As for the stress test, people still can apply for mortgages and it’s probably actually a good thing. I mean it forces buyers to be more financially responsible and that’s always welcome. When any new regulation is put in place, it is our responsibility as real estate professionals to educate our clients about what this means for them, and how it may impact the purchase and/or sale of their property.
A lot of real estate agents tell us that Toronto is on the cusp of becoming a world-class real estate market right alongside New York, Hong Kong and London, but it’s not quite there. What do you think is holding it back?
Wow, that’s a great but really tough question to answer. I’ve often seen the strength of the Toronto market and wondered the same thing. I guess if I had to answer I would say that Toronto’s greatest weakness as a real estate market is public transportation. It’s ridiculous that Canada’s largest city only has two subway lines, especially since people are hungry for homes near a subway stop. I don’t understand because if you look at the other cities you mentioned, they all have multiple interconnected subway lines that ferry people all over the city.
Toronto has all these dead spaces and our highways are stretched to the max, gridlock happens every day, so it’s not like driving is any better. Hopefully, the upcoming SmartTrack initiative improves the situation. I recognize that Toronto real estate prices are relatively low in comparison to many major cities globally, however that’s not how it seems to locals. There is still a need for more affordable housing, and especially more affordable rentals for Torontonians.
With all this industry prognosticating, let’s switch gears and get to know you a little more. When you’re not grinding and doing deals 24/7 as real estate agent, how do you relax? How do you balance out your life amid the accelerated rat race the real estate industry can often be?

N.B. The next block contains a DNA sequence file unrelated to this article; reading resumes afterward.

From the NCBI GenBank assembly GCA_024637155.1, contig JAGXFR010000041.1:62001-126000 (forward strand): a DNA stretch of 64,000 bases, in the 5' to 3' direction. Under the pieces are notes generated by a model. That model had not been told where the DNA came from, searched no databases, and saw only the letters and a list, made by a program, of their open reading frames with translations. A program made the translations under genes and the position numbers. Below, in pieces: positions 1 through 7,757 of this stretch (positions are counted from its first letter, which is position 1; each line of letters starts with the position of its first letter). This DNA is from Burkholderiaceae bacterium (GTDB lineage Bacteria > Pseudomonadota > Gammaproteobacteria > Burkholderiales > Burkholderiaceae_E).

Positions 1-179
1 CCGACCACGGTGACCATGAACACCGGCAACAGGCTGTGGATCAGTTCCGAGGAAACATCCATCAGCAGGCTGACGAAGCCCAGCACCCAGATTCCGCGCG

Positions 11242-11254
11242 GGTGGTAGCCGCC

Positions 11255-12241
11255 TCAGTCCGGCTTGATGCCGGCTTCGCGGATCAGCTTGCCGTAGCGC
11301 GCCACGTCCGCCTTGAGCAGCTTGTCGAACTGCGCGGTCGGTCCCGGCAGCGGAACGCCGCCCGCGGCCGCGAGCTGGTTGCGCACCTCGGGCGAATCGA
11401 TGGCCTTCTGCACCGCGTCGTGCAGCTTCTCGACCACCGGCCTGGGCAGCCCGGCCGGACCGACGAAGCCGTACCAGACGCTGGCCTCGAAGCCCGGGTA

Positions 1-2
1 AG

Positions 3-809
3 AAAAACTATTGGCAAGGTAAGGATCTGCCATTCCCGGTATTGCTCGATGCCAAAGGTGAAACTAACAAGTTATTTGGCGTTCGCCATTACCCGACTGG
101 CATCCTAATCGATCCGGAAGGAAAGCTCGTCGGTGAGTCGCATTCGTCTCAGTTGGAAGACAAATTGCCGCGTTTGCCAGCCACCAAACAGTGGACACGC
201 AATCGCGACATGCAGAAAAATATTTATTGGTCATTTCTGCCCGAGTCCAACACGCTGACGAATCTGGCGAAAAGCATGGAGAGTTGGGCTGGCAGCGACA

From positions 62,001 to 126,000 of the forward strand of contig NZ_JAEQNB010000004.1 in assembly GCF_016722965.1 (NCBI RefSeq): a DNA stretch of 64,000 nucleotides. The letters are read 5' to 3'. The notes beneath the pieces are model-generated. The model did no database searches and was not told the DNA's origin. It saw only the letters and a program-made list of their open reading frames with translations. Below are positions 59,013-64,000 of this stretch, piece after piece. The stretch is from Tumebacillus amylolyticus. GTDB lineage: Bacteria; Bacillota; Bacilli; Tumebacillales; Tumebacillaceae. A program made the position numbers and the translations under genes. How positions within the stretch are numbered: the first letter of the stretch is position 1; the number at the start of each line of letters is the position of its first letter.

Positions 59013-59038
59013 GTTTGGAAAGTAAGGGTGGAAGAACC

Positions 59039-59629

Yoga is a big one for me. In addition, fitness, cooking, travelling, spending time with friends and family are all of the things that keep my life balanced. I’m all about physical fitness and generally living a healthy lifestyle so I can give my friends, family and clients the best version of myself at all times. My friends and family are incredibly understanding about my schedule and the demands of my business. They recognize that sometimes if we have plans I may need to reschedule, or work while spending time with them.
I love to travel and see the world, and try to do so when work isn’t too busy. When I am out of town or unavailable my clients are very understanding and they still receive seamless service as I work with an amazing team of realtors who ensure that my clients are taken care of, and all of their needs are met. My clients know they are in great hands with my co-workers, and I am still only a phone call or email away. I do believe I am privileged to be working in a field where I have such fantastic clients and get to work with people who I love. I can’t say it enough, I do have the best clients in the world, and I believe that the key to keeping them satisfied is through open lines of communication, integrity, honest and respect.